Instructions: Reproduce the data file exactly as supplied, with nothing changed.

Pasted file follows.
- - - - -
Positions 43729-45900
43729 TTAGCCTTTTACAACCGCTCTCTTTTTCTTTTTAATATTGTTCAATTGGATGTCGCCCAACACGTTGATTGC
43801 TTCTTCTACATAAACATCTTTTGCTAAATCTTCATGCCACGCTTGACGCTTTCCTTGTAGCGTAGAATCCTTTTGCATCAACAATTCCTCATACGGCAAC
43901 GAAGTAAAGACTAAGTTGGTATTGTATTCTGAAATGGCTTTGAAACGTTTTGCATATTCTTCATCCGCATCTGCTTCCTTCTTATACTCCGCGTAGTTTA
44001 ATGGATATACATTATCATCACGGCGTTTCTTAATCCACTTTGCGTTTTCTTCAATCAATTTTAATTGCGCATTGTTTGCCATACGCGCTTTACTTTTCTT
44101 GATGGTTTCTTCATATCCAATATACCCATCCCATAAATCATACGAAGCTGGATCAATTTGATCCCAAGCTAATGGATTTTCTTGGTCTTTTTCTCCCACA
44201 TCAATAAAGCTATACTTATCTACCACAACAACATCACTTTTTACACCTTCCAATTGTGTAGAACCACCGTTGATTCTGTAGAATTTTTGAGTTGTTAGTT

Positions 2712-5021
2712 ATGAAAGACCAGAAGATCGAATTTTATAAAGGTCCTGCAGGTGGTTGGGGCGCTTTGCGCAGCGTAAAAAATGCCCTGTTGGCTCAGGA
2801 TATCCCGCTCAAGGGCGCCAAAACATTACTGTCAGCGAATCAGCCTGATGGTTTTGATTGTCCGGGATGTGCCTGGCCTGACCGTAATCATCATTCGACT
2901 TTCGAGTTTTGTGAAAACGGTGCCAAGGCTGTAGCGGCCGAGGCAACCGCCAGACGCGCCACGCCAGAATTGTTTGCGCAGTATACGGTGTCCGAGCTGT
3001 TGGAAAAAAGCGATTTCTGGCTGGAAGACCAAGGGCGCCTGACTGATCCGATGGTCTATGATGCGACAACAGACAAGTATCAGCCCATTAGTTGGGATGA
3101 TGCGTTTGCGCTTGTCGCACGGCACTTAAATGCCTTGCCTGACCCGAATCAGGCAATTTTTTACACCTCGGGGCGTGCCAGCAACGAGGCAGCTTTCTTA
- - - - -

Positions 43729-45900
43729 TTAGCCTTTTACAACCGCTCTCTTTTTCTTTTTAATATTGTTCAATTGGATGTCGCCCAACACGTTGATTGC
43801 TTCTTCTACATAAACATCTTTTGCTAAATCTTCATGCCACGCTTGACGCTTTCCTTGTAGCGTAGAATCCTTTTGCATCAACAATTCCTCATACGGCAAC
43901 GAAGTAAAGACTAAGTTGGTATTGTATTCTGAAATGGCTTTGAAACGTTTTGCATATTCTTCATCCGCATCTGCTTCCTTCTTATACTCCGCGTAGTTTA
44001 ATGGATATACATTATCATCACGGCGTTTCTTAATCCACTTTGCGTTTTCTTCAATCAATTTTAATTGCGCATTGTTTGCCATACGCGCTTTACTTTTCTT
44101 GATGGTTTCTTCATATCCAATATACCCATCCCATAAATCATACGAAGCTGGATCAATTTGATCCCAAGCTAATGGATTTTCTTGGTCTTTTTCTCCCACA
44201 TCAATAAAGCTATACTTATCTACCACAACAACATCACTTTTTACACCTTCCAATTGTGTAGAACCACCGTTGATTCTGTAGAATTTTTGAGTTGTTAGTT

Positions 2712-5021
2712 ATGAAAGACCAGAAGATCGAATTTTATAAAGGTCCTGCAGGTGGTTGGGGCGCTTTGCGCAGCGTAAAAAATGCCCTGTTGGCTCAGGA
2801 TATCCCGCTCAAGGGCGCCAAAACATTACTGTCAGCGAATCAGCCTGATGGTTTTGATTGTCCGGGATGTGCCTGGCCTGACCGTAATCATCATTCGACT
2901 TTCGAGTTTTGTGAAAACGGTGCCAAGGCTGTAGCGGCCGAGGCAACCGCCAGACGCGCCACGCCAGAATTGTTTGCGCAGTATACGGTGTCCGAGCTGT
3001 TGGAAAAAAGCGATTTCTGGCTGGAAGACCAAGGGCGCCTGACTGATCCGATGGTCTATGATGCGACAACAGACAAGTATCAGCCCATTAGTTGGGATGA
3101 TGCGTTTGCGCTTGTCGCACGGCACTTAAATGCCTTGCCTGACCCGAATCAGGCAATTTTTTACACCTCGGGGCGTGCCAGCAACGAGGCAGCTTTCTTA